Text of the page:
Letohrad

Letohrad (Czech pronunciation: [ˈlɛtoɦrat]; until 1950 called Kyšperk; German: Geiersberg) is a town in the Ústí nad Orlicí District in the Pardubice Region of the Czech Republic. It has around 6,400 inhabitants. The town lies beneath Orlice Mountains, on the river Tichá Orlice.

Letohrad
Town
Letohrad Castle
Letohrad Castle
Flag of Letohrad
Flag
Coat of arms of Letohrad
Coat of arms
Letohrad is located in Czech Republic
Letohrad
Letohrad
Location in the Czech Republic
Coordinates: 50°2′9″N 16°29′56″E / 50.03583°N 16.49889°E / 50.03583; 16.49889Coordinates: 50°2′9″N 16°29′56″E / 50.03583°N 16.49889°E / 50.03583; 16.49889
Country Czech Republic
RegionPardubice
DistrictÚstí nad Orlicí
First mentioned1308
Government
 • MayorPetr Fiala
Area
 • Total23.55 km2 (9.09 sq mi)
Elevation
372 m (1,220 ft)
Population
 (2020-01-01[1])
 • Total6,406
 • Density270/km2 (700/sq mi)
Time zoneUTC+1 (CET)
 • Summer (DST)UTC+2 (CEST)
Postal code
561 51
Websitewww.letohrad.eu

Administrative partsEdit

Villages Červená, Kunčice and Orlice are administrative parts of Letohrad.

HistoryEdit

KyšperkEdit

The first mention in a written document comes from 1308 – during the reign of a weak king the castle Geiersberg[2] harbored villain noblemen harassing their neighbourhood. In 1513 Kyšperk was first mentioned as a town. During the last quarter of the 17th century, the owner of the town Hynek Jetřich Vitanovský from Vlčkovice greatly improved its state: he ordered to rebuild the fortress into a baroque palace, founded a baroque church of St. Wenceslas (this church is beautifully decorated with fabulous plasters (stucco) by the Italian master Giovanni Maderna), handcraftsmen were allowed to establish guilds, and a hospital for poor and old people was founded. The large fire from 1824 burned down 76 houses. In 1874 a railway crossed Kyšperk, starting the growth of industry in the town.

Červená villageEdit

The village was called Rotnek until 1950. It is separated from the rest of the town by a cliff called Hrubý Kámen with a cross on its top.

Kunčice villageEdit

The village was first mentioned in a written document from 1292. In 1685 a brick church building was founded. It was rebuilt in 1761. Castelet Ovčín was built in 1686. From the second half of the 19th century until 1922, a phosphorus matches manufacture existed here. The village became a part of Letohrad in 1950.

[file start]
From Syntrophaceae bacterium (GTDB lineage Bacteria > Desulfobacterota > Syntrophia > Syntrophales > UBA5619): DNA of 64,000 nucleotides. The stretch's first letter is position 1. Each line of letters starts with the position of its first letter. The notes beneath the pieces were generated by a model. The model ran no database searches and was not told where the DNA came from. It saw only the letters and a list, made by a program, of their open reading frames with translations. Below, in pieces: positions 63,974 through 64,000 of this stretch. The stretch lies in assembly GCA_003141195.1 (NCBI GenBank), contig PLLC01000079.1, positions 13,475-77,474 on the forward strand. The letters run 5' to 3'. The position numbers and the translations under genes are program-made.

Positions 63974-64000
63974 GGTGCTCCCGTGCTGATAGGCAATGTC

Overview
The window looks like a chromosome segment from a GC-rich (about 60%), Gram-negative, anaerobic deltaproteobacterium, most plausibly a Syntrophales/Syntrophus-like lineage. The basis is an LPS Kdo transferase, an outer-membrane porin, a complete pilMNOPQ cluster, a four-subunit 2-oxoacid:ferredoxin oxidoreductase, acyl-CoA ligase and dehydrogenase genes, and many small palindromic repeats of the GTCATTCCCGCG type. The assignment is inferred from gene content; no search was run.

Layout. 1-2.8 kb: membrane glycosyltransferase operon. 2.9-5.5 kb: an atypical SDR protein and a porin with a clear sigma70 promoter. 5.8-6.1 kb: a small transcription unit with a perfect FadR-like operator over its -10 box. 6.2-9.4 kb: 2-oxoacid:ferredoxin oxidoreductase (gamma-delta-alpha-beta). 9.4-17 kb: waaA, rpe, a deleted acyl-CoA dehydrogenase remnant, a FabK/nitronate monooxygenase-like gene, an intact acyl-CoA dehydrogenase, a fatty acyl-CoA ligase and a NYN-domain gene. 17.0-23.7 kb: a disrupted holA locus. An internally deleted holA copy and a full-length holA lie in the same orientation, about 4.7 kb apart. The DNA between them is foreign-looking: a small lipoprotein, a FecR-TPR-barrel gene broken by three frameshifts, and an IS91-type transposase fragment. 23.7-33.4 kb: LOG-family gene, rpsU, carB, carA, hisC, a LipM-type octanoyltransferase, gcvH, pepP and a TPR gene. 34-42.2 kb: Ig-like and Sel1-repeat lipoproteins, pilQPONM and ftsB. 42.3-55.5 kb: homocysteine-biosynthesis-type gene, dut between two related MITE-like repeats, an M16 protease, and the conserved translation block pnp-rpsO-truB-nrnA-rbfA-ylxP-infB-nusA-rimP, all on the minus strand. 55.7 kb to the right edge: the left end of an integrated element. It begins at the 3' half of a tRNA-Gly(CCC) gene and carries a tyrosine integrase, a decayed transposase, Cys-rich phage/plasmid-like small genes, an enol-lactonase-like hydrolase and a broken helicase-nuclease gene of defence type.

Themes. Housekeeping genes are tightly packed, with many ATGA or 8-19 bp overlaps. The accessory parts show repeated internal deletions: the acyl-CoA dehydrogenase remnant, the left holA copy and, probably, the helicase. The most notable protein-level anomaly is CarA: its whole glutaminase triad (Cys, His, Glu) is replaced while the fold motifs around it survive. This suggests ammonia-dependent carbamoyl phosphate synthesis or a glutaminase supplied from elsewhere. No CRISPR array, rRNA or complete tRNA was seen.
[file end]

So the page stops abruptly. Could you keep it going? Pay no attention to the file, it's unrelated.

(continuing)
Orlice villageEdit

The place was first mentioned in a written document from 1361 (a small fortress existed here) under its original name Pratum (in Latin). Since 1406 it has been called Orlice. The village has an old church building which was burned down during the Hussite Wars and for the last time was rebuilt in 1711. Since the end of the 19th century, several textile factories have been built here.

Letohrad todayEdit

The main source of employment after World War II have been electrotechnical industry and production of construction materials, as well as agriculture. Paneláks were built to provide housing. After the Velvet Revolution in 1989 the historical centre of the town was renovated.

The town tries to attract tourists with cultural festivals, sport events and rich collection of historical sights.

SightsEdit

  • Letohrad Castle
  • Wenceslas's Square with dominating baroque Marian Column
  • Chapel of St. Jan Nepomuk
  • Town Museum
  • Park

Notable peopleEdit

Twin towns – sister citiesEdit

Letohrad is twinned with:[3]

ReferencesEdit

  1. ^ "Population of Municipalities – 1 January 2020". Czech Statistical Office. 2020-04-30.
  2. ^ More precisely, according to the Chronicon Aulae Regiae, the place is called "Geyrsberg". In the chronicle itself, merely the lord of the castle, Jenisius de Geyrsberg, is mentioned. Look it up yourself in Chapter CVII of the Liber Primus: Chronicon Aulae Regiae
  3. ^ "Partnerská města" (in Czech). Město Letohrad. Retrieved 2020-08-26.

External linksEdit